That’s the same day that MGM is supposed to receive confirmation of its pre-packaged bankruptcy plan. Icahn owns 15%-18% of MGM’s debt. There continue to be reports of an Indian company, and a Chinese company sniffing around, as well as Lionsgate, who may make another play for MGM. I’m told by a source that Lionsgate’s merger proposal is “gaining a lot of steam with many of the hedge funds in the credit. Not sure where the Big Four stand (Highland, Anchorage, Davidson Kempner, and Solis) but for many of the hedge funds, a merger with LGF gives them a liquidity option.” Meaning the MGM creditors will own a public stock that they can sell whenever they want to — a big plus. But “$500 mil plus 55/45 won’t get it done. They will probably have to raise the offer to 60/40 and demonstrate that the merged entity is viable.”

As for McGurk, he most recently was CEO of Anchor Bay Entertainment. McGurk was with MGM from 1999 to 2005 and was responsible for all operating and planning activities for the Motion Picture Group, as well as all international operations, worldwide home entertainment, exhibition (UCI and Loew’s Cineplex), October Films and Polygram Filmed Entertainment. According to his official bio, McGurk “played the leading role in MGM’s reinvigoration, spearheading efforts that resulted MGM’s industry leadership in Home Entertainment library sales, marketing and distribution. Mr. McGurk maximized the asset value of Hollywood’s largest modern film library, transformed the Hollywood’s largest modern film library’s United Artist’s label into a specialty film unit and negotiated strategic alliances with Twentieth Century Fox and NBC.”

So let’s look at the last 6 months regarding Icahn and Lionsgate and MGM:

After the failed auction sale, MGM creditors explored every avenue. Lionsgate was talking to them about a merger since June, trying to get real financials as well as a governance plan. (Later press reports saying MGM creditors had rejected Lionsgate’s proposal were not accurate.) Icahn, in the midst of his Lionsgate battle, opposed the idea and publicly likened Lionsgate’s desire to merge with MGM to overstretched homebuyers. “It’s analogous to a couple not being able to pay their mortgage on a little house and starting to negotiate on a big, overpriced mansion that’s rumored to be haunted.” By June 21st, the MGM Steering Committee’s support of the Spyglass plan was leaked. The hedge fund guys with big MGM debt also like the fact that Spyglass’ Gary Barber and Roger Birnbaum have figured out how to operate successfully with its money from Cerebrus. (Others think it was a disaster) No matter: that money is due to run out which is why Spyglass wants to run MGM.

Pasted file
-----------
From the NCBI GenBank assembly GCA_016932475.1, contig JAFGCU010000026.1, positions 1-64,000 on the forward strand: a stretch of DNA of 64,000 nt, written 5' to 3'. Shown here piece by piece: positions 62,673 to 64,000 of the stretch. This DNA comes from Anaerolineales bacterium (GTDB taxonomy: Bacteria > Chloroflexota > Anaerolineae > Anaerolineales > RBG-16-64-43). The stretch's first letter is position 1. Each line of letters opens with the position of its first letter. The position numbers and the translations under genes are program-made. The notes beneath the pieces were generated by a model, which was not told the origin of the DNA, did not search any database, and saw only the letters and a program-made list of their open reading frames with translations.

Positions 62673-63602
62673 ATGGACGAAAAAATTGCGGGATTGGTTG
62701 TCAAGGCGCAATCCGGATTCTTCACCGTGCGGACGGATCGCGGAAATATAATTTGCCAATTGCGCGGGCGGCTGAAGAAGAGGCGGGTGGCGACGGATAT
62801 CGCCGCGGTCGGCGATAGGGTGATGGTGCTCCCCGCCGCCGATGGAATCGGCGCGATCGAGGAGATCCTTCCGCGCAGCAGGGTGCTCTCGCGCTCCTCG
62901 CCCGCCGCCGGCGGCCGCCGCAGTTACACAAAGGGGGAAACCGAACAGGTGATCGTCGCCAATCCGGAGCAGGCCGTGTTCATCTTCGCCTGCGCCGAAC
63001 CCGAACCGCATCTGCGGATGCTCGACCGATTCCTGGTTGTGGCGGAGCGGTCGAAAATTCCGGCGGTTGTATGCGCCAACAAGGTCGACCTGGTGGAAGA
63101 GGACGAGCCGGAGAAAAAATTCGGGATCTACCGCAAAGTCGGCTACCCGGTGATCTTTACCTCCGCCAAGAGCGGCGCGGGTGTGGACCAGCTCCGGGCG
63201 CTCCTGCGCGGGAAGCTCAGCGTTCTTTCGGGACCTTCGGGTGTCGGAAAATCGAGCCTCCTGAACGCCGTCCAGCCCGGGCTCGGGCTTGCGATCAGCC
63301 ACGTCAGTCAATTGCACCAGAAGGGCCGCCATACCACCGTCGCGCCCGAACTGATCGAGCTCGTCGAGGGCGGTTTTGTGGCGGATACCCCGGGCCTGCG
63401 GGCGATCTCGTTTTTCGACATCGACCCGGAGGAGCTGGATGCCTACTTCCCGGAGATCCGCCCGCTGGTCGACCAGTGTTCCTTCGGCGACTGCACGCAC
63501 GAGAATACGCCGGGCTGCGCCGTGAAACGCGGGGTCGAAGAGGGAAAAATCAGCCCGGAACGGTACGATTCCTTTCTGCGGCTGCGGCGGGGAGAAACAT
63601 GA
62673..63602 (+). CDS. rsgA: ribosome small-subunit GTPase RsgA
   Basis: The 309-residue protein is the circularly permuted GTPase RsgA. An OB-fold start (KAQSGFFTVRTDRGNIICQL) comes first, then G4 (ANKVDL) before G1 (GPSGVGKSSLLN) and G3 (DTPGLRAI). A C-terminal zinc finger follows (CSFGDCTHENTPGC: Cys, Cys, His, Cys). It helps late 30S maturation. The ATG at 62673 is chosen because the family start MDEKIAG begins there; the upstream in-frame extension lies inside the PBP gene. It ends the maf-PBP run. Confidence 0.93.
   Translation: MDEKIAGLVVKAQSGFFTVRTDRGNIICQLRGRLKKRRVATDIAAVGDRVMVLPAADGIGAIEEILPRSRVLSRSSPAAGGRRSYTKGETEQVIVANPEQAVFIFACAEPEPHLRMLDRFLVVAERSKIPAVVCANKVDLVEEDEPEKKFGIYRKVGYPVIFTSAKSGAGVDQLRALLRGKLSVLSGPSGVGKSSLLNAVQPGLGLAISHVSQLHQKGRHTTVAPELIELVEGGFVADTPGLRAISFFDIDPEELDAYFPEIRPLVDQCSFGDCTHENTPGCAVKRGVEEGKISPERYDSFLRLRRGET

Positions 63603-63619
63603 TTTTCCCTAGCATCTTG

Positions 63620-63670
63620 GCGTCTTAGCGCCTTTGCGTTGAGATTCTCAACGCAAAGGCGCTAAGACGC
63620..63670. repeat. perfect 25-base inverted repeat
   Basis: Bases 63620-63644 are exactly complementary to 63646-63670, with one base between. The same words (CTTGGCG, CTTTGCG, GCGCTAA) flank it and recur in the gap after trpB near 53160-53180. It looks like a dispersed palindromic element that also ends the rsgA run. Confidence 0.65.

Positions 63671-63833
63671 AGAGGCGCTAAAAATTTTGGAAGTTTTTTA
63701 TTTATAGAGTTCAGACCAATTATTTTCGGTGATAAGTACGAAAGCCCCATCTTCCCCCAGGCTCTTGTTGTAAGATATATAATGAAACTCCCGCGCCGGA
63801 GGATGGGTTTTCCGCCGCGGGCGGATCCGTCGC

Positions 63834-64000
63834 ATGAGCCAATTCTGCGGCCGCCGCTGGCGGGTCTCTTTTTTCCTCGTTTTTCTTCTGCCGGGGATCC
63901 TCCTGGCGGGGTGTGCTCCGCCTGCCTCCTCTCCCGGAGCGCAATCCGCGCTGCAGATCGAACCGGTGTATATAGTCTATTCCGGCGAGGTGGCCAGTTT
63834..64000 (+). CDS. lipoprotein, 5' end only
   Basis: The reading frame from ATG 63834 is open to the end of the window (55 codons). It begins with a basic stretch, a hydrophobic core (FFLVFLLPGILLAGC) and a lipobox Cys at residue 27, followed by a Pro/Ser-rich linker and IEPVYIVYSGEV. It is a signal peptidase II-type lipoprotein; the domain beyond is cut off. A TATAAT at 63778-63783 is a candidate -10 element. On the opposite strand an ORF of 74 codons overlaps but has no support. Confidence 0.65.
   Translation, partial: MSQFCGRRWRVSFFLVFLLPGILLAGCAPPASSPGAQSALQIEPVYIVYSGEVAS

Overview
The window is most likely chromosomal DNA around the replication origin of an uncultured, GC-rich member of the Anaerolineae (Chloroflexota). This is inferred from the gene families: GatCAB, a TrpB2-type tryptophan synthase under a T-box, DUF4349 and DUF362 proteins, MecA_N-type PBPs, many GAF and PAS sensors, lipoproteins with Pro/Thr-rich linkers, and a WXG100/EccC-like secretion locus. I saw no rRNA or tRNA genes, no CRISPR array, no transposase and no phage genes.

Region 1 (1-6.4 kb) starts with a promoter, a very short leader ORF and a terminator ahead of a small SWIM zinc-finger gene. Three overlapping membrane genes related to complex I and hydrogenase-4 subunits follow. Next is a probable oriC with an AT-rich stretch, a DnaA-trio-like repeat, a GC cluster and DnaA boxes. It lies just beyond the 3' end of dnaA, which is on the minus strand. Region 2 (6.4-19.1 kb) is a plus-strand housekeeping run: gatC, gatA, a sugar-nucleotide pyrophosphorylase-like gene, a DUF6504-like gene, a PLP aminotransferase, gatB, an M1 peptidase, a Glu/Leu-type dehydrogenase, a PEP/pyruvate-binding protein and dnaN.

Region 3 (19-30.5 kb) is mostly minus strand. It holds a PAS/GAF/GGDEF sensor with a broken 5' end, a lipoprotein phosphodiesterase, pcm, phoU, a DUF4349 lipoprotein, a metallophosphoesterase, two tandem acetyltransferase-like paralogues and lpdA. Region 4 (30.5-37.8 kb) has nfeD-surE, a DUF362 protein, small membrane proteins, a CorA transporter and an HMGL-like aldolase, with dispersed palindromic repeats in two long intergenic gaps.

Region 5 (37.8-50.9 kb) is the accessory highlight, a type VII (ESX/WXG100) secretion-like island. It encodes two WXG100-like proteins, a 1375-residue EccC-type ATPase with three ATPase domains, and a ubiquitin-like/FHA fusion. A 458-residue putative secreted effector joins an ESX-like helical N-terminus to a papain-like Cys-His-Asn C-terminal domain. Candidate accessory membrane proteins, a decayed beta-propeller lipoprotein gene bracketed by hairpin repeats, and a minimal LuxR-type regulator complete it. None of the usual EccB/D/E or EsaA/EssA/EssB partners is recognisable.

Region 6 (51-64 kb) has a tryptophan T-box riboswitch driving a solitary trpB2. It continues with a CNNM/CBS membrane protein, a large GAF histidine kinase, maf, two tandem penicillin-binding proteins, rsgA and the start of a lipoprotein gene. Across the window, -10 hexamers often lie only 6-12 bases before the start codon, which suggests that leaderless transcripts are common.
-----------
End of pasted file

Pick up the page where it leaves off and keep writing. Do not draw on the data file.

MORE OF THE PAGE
On July 13th, Lionsgate submits a merger proposal to MGM lenders. At the same time, Icahn moves to replace Lionsgate’s board and management. By the 3rd week in August, Spyglass is the leader to take over MGM after it gives a detailed presentation to the full lender group and starts meeting with everyone involved with MGM even before the non-binding letter of intent is accepted by the Board which at this point is still in control legally, but has no equity. The Steering Committee is clearly calling the shots, looking at MGM as a long-term investment.

In September, Spyglass helps get Peter Jackson and The Hobbit back to back movies on track. People start asking questions how the company can move forward on this and pay the pre-production bills. But, at this point, MGM acctually has cash on hand because it has not been paying interest on the debt.